Most family relationships have their ups and downs. However, there is a difference between a relative who isn't always easy to get along with, and one whose spiteful behavior makes you feel unhappy or insecure. This type of toxic relationship can be extremely draining and destructive, particularly if the spiteful behavior goes on for many years. Your temptation may be to avoid your spiteful family member altogether, but this may be impractical and ineffective as a long-term solution to the problem.
Tell yourself that you deserve better than to be mistreated by a family member. Sometimes, low self-esteem prevents people from believing they are worthy of compassion, love and respect, says psychologist Sherrie Bourg Carter in the article, "Toxic Relationships: A Health Hazard," for Psychology Today.
Identify the spiteful behavior displayed by your relative, for example making cutting remarks or backstabbing. It may help to record some examples on paper to clarify the situation in your mind.
Address the spiteful behavior the next time it occurs. Tell your relative how her nastiness makes you feel. For example, if she makes a spiteful remark about how you parent your children, say to her, "When you criticize me, it makes me feel like a bad parent." Make a request for change, such as, "Are you willing to stop making spiteful comments?" Be specific, and use "I" statements as much as possible which are an effective way of communicating a problem to another person without placing the blame on them, says the article "'I' Statements, Not 'You' Statements" for the University of Colorado Conflict Research Consortium.
Control your reactions to the spiteful behavior. Your instinct may be to fight back and retaliate with nasty comments of your own. Or you may choose to turn a blind eye, in the hope that the behavior will cease. Neither of these responses are healthy, says sociologist Christine Carter in the article, "How to Deal with Mean People," for the University of California, Berkeley's Greater Good Science Center.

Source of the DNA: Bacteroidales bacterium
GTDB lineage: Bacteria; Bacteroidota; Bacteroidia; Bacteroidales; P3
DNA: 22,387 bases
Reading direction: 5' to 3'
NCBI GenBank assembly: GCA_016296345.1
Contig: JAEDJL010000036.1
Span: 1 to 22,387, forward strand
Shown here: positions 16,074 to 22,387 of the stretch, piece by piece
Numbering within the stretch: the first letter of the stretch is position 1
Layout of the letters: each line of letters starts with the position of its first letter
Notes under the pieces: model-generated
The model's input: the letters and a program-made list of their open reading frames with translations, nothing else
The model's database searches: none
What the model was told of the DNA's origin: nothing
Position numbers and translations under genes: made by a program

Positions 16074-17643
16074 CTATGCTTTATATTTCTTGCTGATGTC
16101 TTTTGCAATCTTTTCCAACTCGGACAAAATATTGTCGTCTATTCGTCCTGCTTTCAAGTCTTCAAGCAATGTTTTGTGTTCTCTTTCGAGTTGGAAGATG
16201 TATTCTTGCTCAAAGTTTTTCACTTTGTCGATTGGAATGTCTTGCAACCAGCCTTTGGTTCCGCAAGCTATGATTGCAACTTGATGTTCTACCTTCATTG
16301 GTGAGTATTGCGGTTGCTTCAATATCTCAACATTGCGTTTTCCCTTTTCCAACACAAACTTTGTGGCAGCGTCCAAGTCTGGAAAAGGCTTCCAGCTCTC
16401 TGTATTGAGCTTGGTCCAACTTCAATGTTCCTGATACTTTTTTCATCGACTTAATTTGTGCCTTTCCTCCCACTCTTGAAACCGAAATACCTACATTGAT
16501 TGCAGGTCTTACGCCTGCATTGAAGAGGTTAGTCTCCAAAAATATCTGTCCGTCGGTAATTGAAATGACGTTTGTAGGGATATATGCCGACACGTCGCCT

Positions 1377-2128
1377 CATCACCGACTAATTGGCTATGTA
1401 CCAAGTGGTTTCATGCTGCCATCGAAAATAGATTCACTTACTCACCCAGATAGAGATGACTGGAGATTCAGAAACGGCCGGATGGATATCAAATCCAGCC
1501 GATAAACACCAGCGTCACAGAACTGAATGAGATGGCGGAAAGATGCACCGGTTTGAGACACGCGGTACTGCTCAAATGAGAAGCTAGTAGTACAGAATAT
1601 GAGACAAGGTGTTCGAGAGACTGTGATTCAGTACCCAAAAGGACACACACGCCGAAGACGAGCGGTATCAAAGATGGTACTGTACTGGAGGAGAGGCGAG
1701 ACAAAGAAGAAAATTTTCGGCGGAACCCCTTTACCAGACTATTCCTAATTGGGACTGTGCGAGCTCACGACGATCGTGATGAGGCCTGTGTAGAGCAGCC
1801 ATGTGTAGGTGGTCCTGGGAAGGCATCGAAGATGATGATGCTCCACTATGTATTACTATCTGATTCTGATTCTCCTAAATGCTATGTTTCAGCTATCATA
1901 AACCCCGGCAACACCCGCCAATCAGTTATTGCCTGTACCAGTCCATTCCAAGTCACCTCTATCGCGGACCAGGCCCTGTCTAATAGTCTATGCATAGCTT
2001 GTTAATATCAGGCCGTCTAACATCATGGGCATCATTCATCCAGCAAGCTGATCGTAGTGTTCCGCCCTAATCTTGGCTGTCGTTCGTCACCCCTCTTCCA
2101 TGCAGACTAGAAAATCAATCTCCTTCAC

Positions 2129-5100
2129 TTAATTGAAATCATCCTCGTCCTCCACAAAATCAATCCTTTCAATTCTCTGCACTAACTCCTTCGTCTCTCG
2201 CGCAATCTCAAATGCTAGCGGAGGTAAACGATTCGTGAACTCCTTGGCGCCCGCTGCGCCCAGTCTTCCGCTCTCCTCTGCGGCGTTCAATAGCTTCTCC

Treat your spiteful relative with compassion which is the most effective response to meanness, according to Christine Carter. Consider that your relative may be insecure, threatened or scared. Try a meditation technique to send loving thoughts to your relative. Carter suggests repeating a mantra like, "May you be happy. May you be free from suffering," while you picture your relative in your mind.
Limit your contact with your spiteful family member if he is unwilling or unable to change. Avoid spending time with him on your own. His behavior will be easier to handle in larger groups, when you are surrounded by caring, supportive family members. Pursue interests that take you away from your relative and into different social circles. For example, if you are currently members of the same gym, switch to another one to reduce the likelihood of running into him.
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C. Giles is a writer with an MA (Hons) in English literature and a post-graduate diploma in law. Her work has been published in several publications, both online and offline, including "The Herald," "The Big Issue" and "Daily Record."